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The Exstrophy-epispadias complex

Authors
Journal
Orphanet Journal of Rare Diseases
1750-1172
Publisher
Springer (Biomed Central Ltd.)
Publication Date
Volume
4
Issue
1
Identifiers
DOI: 10.1186/1750-1172-4-23
Keywords
  • Review
Disciplines
  • Ecology
  • Geography
  • Medicine

Abstract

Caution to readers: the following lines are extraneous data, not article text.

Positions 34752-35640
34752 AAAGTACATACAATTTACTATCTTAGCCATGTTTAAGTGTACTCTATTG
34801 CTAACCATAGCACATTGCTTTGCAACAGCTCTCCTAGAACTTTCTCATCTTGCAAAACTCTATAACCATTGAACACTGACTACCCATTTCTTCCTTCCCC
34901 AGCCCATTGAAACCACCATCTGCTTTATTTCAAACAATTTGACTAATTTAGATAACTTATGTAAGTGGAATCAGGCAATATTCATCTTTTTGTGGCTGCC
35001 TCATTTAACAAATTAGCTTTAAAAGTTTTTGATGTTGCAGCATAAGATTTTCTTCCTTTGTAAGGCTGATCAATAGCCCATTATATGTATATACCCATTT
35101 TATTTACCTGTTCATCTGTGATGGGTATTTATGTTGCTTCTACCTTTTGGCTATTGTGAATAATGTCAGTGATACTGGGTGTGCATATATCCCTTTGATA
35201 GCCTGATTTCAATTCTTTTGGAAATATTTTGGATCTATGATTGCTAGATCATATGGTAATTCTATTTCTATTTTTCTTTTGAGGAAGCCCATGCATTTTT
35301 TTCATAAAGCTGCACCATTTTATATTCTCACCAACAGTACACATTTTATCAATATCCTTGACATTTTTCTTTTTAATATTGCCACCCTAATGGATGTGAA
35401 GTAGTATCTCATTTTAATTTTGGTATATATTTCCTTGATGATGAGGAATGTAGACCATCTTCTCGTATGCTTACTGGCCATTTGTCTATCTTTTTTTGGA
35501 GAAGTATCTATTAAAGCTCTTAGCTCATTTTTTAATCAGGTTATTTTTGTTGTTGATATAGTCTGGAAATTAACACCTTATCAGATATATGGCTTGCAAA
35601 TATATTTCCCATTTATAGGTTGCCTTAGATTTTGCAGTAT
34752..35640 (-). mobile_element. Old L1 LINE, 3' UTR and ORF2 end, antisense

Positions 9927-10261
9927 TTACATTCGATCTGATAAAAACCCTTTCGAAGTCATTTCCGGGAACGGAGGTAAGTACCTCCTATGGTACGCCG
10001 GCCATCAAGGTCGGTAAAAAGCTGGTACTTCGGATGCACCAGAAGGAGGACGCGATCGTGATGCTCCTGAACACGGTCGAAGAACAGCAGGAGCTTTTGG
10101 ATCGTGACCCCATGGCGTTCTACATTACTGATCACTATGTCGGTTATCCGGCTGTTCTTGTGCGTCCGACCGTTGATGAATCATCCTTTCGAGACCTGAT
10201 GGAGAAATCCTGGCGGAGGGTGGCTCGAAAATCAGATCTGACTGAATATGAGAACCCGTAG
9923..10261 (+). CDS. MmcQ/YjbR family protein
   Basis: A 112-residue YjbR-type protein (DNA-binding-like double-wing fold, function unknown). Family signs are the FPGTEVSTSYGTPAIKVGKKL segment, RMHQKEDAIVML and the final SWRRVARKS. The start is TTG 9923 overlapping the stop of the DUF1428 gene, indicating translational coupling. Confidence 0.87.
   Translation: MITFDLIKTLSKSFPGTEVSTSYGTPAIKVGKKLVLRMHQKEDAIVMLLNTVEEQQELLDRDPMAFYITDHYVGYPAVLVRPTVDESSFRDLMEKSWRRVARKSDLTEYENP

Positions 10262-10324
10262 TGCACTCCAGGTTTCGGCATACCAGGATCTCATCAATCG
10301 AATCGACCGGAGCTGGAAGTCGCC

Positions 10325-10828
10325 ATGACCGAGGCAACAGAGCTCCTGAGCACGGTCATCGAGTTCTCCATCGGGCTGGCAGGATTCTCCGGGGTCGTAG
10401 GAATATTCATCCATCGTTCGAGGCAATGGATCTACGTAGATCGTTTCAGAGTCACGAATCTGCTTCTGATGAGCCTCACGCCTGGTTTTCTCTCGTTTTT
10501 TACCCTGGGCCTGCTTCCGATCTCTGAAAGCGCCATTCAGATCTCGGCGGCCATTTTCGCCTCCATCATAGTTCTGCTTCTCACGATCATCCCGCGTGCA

Exstrophy-epispadias complex (EEC) represents a spectrum of genitourinary malformations ranging in severity from epispadias (E) to classical bladder exstrophy (CEB) and exstrophy of the cloaca (EC). Depending on severity, EEC may involve the urinary system, musculoskeletal system, pelvis, pelvic floor, abdominal wall, genitalia, and sometimes the spine and anus. Prevalence at birth for the whole spectrum is reported at 1/10,000, ranging from 1/30,000 for CEB to 1/200,000 for EC, with an overall greater proportion of affected males. EEC is characterized by a visible defect of the lower abdominal wall, either with an evaginated bladder plate (CEB), or with an open urethral plate in males or a cleft in females (E). In CE, two exstrophied hemibladders, as well as omphalocele, an imperforate anus and spinal defects, can be seen after birth. EEC results from mechanical disruption or enlargement of the cloacal membrane; the timing of the rupture determines the severity of the malformation. The underlying cause remains unknown: both genetic and environmental factors are likely to play a role in the etiology of EEC. Diagnosis at birth is made on the basis of the clinical presentation but EEC may be detected prenatally by ultrasound from repeated non-visualization of a normally filled fetal bladder. Counseling should be provided to parents but, due to a favorable outcome, termination of the pregnancy is no longer recommended. Management is primarily surgical, with the main aims of obtaining secure abdominal wall closure, achieving urinary continence with preservation of renal function, and, finally, adequate cosmetic and functional genital reconstruction. Several methods for bladder reconstruction with creation of an outlet resistance during the newborn period are favored worldwide. Removal of the bladder template with complete urinary diversion to a rectal reservoir can be an alternative. After reconstructive surgery of the bladder, continence rates of about 80% are expected during childhood. Additional surgery might be needed to optimize bladder storage and emptying function. In cases of final reconstruction failure, urinary diversion should be undertaken. In puberty, genital and reproductive function are important issues. Psychosocial and psychosexual outcome depend on long-term multidisciplinary care to facilitate an adequate quality of life.

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